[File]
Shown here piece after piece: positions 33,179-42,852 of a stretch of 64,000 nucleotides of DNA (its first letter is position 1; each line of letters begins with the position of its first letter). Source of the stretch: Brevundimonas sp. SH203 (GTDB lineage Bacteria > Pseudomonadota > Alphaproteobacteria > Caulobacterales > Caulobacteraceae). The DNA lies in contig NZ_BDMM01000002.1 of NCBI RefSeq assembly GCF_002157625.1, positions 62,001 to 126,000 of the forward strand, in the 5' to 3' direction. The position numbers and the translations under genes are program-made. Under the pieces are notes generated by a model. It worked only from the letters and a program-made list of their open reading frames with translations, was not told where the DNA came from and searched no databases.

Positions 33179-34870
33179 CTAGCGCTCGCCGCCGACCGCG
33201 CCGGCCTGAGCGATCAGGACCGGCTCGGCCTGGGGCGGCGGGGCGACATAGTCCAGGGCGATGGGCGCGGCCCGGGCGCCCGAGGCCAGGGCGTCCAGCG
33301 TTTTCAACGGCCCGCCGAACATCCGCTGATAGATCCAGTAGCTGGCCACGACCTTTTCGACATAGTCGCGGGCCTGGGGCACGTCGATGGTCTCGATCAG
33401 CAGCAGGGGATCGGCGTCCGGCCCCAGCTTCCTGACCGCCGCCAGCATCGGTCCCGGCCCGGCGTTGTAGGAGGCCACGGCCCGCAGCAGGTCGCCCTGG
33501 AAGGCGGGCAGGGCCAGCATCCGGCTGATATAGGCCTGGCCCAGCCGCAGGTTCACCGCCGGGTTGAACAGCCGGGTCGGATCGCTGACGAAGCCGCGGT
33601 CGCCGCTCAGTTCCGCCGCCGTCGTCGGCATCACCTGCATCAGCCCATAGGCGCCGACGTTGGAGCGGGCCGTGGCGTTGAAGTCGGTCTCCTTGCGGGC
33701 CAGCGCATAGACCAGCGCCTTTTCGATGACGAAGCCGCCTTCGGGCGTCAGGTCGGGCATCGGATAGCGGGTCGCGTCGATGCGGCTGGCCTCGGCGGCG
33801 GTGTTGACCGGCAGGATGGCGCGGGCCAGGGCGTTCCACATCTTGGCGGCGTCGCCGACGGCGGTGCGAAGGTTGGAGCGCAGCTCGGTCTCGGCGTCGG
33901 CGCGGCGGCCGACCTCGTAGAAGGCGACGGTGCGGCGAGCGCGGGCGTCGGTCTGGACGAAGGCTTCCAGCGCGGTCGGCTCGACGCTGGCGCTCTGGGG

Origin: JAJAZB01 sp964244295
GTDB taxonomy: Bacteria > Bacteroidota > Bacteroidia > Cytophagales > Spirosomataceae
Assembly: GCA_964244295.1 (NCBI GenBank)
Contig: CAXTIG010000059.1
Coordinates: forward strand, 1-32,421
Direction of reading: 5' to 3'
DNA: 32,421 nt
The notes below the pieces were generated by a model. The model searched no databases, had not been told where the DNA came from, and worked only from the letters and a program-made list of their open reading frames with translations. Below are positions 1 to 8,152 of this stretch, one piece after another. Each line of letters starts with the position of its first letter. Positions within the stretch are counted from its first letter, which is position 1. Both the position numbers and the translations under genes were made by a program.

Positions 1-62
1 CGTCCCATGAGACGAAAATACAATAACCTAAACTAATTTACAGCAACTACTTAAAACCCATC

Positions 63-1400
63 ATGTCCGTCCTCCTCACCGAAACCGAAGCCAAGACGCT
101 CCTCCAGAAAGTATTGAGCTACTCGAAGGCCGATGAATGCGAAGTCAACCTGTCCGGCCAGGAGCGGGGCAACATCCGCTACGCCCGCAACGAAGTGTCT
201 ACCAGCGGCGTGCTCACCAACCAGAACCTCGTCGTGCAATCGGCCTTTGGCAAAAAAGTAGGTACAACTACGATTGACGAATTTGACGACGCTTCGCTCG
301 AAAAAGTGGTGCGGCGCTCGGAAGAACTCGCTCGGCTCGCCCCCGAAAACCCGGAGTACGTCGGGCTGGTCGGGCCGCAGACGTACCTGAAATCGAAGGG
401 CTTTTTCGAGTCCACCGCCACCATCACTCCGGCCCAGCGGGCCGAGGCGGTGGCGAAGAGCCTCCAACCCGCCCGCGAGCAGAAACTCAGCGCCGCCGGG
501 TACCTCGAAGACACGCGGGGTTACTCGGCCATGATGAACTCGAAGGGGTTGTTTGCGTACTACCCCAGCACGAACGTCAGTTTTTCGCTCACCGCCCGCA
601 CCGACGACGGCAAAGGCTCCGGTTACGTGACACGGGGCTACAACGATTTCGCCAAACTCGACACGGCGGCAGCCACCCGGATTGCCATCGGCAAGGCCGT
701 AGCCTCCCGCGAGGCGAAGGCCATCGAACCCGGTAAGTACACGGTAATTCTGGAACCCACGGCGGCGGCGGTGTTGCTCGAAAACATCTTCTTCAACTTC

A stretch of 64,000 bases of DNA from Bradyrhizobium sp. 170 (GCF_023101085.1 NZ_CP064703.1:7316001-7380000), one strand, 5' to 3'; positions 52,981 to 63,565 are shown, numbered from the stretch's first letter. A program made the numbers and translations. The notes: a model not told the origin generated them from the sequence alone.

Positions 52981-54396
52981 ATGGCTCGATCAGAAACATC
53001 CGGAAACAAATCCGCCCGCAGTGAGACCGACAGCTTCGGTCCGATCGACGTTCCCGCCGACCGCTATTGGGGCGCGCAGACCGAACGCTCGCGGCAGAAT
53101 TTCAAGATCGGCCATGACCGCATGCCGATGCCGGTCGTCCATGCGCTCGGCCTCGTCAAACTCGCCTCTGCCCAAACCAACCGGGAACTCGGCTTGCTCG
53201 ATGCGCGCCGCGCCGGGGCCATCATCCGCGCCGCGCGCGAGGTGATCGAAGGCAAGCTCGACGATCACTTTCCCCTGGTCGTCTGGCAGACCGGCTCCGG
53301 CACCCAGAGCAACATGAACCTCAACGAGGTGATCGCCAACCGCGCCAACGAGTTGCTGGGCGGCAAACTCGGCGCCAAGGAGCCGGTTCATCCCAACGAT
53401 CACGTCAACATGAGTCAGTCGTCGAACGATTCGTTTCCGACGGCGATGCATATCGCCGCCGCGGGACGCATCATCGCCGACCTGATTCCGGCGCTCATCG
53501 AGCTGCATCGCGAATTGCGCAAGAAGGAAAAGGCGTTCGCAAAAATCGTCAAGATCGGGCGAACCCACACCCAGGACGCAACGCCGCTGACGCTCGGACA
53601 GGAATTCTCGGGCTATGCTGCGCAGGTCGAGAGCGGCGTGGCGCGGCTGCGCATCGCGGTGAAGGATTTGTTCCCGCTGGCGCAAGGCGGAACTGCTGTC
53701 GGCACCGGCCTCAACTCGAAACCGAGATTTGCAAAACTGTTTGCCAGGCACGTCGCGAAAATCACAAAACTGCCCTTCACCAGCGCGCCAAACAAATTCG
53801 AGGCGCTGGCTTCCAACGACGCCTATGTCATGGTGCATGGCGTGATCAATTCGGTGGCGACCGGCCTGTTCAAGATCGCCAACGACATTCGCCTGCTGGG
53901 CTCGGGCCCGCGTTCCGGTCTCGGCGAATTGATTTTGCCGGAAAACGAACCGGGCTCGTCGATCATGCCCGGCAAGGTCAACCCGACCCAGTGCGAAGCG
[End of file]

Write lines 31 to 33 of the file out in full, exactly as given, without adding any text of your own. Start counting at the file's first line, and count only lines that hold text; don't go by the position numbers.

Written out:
A stretch of 64,000 bases of DNA from Bradyrhizobium sp. 170 (GCF_023101085.1 NZ_CP064703.1:7316001-7380000), one strand, 5' to 3'; positions 52,981 to 63,565 are shown, numbered from the stretch's first letter. A program made the numbers and translations. The notes: a model not told the origin generated them from the sequence alone.

Positions 52981-54396
52981 ATGGCTCGATCAGAAACATC